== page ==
Creating Beauty Beyond the Classroom

Grace student Emily Stichter poses with the children’s book she published this fall.

Emily Stichter is a second-year Grace College student studying visual communication design and marketing. She is guided by her passion for art, which has recently led her to an unexpected avenue for creating beauty beyond the classroom.

To Emily, art is more than creating an attractive final product. “I enjoy doing art because it’s a way I can express myself and, at the same time, use my God-given gifts and talents,” said Emily. “I get the most joy when I can help others. I use art to promote something they’re passionate about—give visual identity to something they care about.”

Emily’s ability led her to an assistant position in the Visual, Performing and Media Arts Department (VMPA) at Grace College. She serves as the art gallery assistant, helping set up and organize art exhibits. Over the summer, Emily worked with Prof. Kim M. Reiff, chair of the VMPA Department, to print an extensive exhibit catalog.

“I had the opportunity to see first-hand all that goes into creating and printing a publication,” said Emily. “I really enjoyed being part of the publishing process and knew I wanted to do more work like it in the future.”

Armed with new knowledge and her desire to tell stories through art, Emily was the perfect fit for a local internship at RedBird Art Studio at Cardinal Services in Warsaw this fall. Cardinal Services is a non-profit organization serving adults with intellectual disabilities and families with small children who have needs. Over 80 of their clients are artists in the RedBird Studio.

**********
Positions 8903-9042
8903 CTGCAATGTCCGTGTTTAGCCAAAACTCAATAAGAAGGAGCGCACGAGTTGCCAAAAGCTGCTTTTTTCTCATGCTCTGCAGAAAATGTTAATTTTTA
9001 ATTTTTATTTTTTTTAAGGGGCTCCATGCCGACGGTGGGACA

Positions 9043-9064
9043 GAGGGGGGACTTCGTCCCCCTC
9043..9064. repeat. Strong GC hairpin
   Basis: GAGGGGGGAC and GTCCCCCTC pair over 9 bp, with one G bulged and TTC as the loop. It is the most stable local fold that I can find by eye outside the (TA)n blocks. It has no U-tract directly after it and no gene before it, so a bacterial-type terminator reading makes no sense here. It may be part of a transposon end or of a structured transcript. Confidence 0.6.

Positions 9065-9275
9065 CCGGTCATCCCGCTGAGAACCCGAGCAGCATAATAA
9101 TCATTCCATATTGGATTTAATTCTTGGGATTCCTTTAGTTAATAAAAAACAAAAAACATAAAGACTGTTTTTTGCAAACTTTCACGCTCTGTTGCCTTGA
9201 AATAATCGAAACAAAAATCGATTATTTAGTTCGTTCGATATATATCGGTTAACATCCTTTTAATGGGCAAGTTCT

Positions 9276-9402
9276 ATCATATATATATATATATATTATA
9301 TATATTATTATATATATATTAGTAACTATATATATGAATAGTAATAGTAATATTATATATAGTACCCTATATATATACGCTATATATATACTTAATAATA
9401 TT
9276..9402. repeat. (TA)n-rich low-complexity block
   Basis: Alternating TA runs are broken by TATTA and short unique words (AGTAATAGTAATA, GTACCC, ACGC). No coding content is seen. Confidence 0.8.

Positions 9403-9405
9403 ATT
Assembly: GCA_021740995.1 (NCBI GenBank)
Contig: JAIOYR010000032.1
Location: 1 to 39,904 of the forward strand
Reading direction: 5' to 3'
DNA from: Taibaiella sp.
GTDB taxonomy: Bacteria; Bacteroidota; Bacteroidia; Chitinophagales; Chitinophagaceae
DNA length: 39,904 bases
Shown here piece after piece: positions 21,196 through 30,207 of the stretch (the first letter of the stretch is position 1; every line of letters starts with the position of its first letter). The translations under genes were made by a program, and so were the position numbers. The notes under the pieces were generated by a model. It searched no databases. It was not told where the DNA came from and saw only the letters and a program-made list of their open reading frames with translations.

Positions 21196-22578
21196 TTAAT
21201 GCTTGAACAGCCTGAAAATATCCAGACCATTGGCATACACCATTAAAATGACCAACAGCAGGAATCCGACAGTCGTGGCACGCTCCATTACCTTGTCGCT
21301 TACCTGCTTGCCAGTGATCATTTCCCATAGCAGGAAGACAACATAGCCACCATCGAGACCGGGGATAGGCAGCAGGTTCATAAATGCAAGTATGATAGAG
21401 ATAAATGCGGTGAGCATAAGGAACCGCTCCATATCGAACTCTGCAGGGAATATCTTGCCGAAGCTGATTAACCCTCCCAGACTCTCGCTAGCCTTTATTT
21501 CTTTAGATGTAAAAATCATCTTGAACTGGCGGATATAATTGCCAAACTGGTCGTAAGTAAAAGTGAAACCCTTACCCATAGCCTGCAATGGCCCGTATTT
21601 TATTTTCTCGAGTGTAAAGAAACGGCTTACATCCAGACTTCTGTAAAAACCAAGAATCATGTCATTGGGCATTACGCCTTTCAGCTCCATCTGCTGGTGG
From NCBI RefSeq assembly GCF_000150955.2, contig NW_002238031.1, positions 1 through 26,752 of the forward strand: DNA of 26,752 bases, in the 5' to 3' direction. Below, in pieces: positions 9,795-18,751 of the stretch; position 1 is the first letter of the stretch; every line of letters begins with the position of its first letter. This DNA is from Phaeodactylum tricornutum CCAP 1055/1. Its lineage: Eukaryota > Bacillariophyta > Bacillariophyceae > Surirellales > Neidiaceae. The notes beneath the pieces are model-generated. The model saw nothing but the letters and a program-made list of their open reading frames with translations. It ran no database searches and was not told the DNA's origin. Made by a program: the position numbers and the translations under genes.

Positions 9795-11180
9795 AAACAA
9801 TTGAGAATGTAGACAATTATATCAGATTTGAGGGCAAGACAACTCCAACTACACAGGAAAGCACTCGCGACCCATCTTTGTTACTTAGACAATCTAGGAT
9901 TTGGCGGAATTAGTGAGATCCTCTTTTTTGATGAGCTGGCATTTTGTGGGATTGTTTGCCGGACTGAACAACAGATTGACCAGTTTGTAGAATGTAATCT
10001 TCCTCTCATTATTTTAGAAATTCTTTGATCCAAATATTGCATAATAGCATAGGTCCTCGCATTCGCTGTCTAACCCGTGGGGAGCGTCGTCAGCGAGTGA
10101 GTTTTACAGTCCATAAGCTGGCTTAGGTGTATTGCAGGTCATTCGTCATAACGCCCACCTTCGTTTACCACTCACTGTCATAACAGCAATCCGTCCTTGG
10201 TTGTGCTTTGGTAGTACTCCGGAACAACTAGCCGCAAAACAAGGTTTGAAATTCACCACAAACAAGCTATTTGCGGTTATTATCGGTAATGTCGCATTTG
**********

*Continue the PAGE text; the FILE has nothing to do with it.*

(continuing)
“I’ve had the opportunity to publish a children’s picture book featuring paintings from one of the artists at RedBird Studio,” Emily explained. “It’s been very rewarding to get to know Julie, the featured artist, and collaborate with her on the project. I’ve also learned a lot from my art professors as they’ve directed me in how to make the book better.”

The best lesson Emily has learned is not a tangible one, though. “Designing isn’t an individual process. The more input you have from other people, the better the final product will be,” she said. “Learning how to communicate with others and use their feedback is a valuable skill for any endeavor.”

Looking ahead, Emily plans to pursue a career as a branding and visual identity specialist. She wants to be someone who can put a face to a product or business. “Ultimately, I want my art to be something that directly benefits people,” Emily said. “I want to integrate design into relationships and make a positive difference in people’s lives. It’s a way to share Christ, too.”

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